Involving consumers in healthcare decisions is important for high quality care. We previously tested a brief, consumer-led intervention consisting of three questions in a trial employing trained, standardized patients. The intervention enhanced discussion of evidence and increased patient involvement. We now report a research translation study which tested implementation with real patients at a reproductive and sexual health clinic.
We worked with clinic staff to build a website with video clips demonstrating the questions in action, and produced supporting materials (pamphlet, consultation summary sheet, fridge magnet). Before their consultation, patients were invited to view a 4-minute video-clip on a supplied tablet and given the other materials and access to the website (www.askshareknow.com.au). They completed questionnaires at baseline (T1), immediately post-consultation (T2) and two weeks later (T3). 195 patients agreed to participate and provided baseline data. 155 watched the video clip; 121 and 95 completed post-consultation questions at T2 and T3 respectively. 84/121 (69%) asked at least one of the questions in their consultation, and 29% asked all three questions.
Question asking was strongly associated with decision making. Among those who made a treatment decision, 87% asked at least one question and 43% asked all three questions, compared with 50% and 14% respectively of those who did not make a decision (P<0.0001). 84% of those who made a decision rated the questions as very (53%) or somewhat helpful (31%) for decision making. 95% of all patients reported they would definitely (72%) or probably (22%) recommend the questions to others. Two weeks later 82% could recall Question 1, 47% could recall all three questions, and 83% reported they would ask the questions again. Implementation of this brief, effective and cheap intervention was feasible within routine clinical practice, and supports evidence-based, patient-centred care.
The case is of a 30 year-old HIV positive Zimbabwean woman (UK resident) who arrived in Australia in January 2011 on a one-year working visa. She was diagnosed with HIV in 2003 in the UK and commenced on Atripla® in 2005. She was first seen in Adelaide in May 2011, requesting a script for Atripla.®.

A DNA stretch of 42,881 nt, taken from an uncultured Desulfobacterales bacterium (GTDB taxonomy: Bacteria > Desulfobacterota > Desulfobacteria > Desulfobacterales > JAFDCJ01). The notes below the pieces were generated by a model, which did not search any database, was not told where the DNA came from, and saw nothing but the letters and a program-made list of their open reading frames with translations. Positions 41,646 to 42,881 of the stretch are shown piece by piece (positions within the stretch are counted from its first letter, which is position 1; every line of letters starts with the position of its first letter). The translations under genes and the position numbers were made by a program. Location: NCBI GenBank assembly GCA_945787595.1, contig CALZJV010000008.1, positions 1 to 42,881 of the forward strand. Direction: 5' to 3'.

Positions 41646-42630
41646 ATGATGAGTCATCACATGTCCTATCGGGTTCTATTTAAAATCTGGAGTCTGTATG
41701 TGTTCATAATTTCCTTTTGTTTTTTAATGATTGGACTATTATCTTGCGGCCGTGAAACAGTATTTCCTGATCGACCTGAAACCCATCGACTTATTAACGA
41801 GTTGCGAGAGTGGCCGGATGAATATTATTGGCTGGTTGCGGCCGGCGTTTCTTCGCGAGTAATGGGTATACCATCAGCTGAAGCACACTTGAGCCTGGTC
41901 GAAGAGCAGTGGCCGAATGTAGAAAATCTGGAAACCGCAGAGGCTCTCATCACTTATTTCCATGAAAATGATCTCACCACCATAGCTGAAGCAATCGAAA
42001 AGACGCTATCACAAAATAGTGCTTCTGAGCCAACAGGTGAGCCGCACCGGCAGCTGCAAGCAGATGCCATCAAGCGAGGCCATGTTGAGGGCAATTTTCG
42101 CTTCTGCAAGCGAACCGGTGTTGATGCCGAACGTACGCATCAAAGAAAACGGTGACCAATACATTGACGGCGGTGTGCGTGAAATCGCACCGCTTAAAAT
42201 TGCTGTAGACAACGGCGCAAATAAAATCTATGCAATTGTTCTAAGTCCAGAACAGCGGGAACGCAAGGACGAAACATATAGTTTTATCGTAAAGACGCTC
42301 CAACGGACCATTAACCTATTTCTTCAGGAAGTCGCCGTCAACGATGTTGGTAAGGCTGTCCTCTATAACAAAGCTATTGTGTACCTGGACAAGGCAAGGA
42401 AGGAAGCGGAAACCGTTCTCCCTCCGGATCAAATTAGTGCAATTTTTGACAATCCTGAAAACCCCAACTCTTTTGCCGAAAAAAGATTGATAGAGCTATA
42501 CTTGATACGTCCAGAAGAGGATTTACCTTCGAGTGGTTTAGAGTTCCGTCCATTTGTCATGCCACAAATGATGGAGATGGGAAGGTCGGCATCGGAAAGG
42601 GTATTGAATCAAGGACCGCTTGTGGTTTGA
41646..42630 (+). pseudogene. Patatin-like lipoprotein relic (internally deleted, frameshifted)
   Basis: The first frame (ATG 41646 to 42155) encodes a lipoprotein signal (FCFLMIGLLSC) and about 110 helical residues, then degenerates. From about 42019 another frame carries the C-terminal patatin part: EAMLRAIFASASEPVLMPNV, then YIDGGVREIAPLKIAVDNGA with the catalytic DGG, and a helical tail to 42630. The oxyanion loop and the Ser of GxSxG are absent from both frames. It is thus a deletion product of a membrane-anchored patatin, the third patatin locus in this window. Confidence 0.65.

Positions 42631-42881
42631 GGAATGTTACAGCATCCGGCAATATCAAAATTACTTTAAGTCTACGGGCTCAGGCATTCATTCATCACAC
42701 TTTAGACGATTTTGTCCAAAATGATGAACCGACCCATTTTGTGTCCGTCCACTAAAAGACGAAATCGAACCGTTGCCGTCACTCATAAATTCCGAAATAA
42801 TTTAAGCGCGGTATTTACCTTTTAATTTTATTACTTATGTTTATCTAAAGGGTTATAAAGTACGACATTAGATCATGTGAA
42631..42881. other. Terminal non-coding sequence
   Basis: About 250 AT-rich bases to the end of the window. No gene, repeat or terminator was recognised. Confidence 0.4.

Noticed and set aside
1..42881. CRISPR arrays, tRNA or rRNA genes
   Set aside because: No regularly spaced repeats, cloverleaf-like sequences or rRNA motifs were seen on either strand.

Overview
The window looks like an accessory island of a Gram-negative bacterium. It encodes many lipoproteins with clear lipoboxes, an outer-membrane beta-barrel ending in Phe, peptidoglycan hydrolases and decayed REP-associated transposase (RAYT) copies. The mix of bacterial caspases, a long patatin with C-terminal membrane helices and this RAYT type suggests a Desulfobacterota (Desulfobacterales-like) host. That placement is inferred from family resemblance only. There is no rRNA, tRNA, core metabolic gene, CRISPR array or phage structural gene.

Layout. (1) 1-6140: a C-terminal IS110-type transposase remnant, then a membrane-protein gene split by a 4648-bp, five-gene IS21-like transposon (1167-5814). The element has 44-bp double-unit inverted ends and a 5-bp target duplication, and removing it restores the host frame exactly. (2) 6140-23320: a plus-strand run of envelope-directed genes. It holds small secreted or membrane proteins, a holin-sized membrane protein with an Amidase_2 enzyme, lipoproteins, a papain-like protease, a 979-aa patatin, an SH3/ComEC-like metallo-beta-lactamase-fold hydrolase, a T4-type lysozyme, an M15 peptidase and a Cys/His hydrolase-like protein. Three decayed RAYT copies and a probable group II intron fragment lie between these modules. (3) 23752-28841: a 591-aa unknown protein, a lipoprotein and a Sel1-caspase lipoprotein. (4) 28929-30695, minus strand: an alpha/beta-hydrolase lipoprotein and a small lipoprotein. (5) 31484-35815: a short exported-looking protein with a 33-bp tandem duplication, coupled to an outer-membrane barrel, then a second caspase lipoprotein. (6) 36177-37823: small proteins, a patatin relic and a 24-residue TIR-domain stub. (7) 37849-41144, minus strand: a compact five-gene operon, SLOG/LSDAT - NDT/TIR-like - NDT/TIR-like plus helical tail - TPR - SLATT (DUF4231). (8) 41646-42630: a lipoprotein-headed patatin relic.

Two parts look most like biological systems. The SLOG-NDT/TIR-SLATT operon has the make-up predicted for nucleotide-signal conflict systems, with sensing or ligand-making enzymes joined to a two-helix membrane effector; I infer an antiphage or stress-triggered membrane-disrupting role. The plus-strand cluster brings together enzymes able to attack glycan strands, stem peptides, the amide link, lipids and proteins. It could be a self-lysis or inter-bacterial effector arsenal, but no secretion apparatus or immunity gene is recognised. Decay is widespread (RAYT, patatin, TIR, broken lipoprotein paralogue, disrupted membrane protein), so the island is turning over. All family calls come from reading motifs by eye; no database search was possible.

Background: Liquid based anal Papanicolaou smears, followed by High Resolution Anoscopy (HRA) guided biopsies are increasingly being advocated to identify areas of High Grade Anal Intraepithelial Neoplasia (HGAIN). We hypothesized that the ability to identify HGAIN would increase with experience of the anoscopist, and that comparison with contemporary Papanicolaou smears might yield insights into technical abilities.
Indigenous Australians experience a greater burden of sexually transmitted infections, however are less likely than the general population to access sexual health services. We examined the effectiveness of an Indigenous cultural appropriateness audit in assessing a sexual health clinic with low rates of Indigenous clients.
Despite the high proportion of young people annually accessing general practices, including Aboriginal Medical Services (AMS), testing for Chlamydia trachomatis remains relatively low in urban areas. A project officer was employed within the Institute of Urban Indigenous Health (IUIH) to serve a mentoring and facilitation role for the SE Queensland network of AMS and their sexual health workers, with a view to improving testing, management and follow-up of chlamydia and other STIs by community controlled medical services.
Monocytes are a heterogeneous cell population having specialised functions and differing phenotype. They are a link between innate immune system and adaptive immune system therefore, to identify if immune activation exists in HIV-1 individuals with controlled virema and recovered CD4 T cell counts, we assessed cell surface monocyte activation markers (MAM) within the monocyte subsets.
Case presentation: A 27 year-old Vietnamese man was diagnosed with HIV in April 2012 when he presented with cerebrospinal fluid (CSF)-culture positive Cryptococcus neoformans meningitis. CD4 count was 4 cells/µL and HIV viral load 228827 copies/mL. He was treated with two weeks of amphotericin B (0.7mg/kg/day) and 5-fluorocytosine (25mg/kg/QID), followed by consolidation and secondary prophylaxis with fluconazole. CSF cultures were negative at two weeks. A ventriculo-peritoneal shunt was inserted to manage persistently raised intracranial pressure and had to be replaced two weeks later due to bacterial shunt infection. Antiretroviral therapy (ART) was commenced after four weeks of treatment, and by September 2012, CD4 count was 107 cells/L and viral load 150 copies/mL.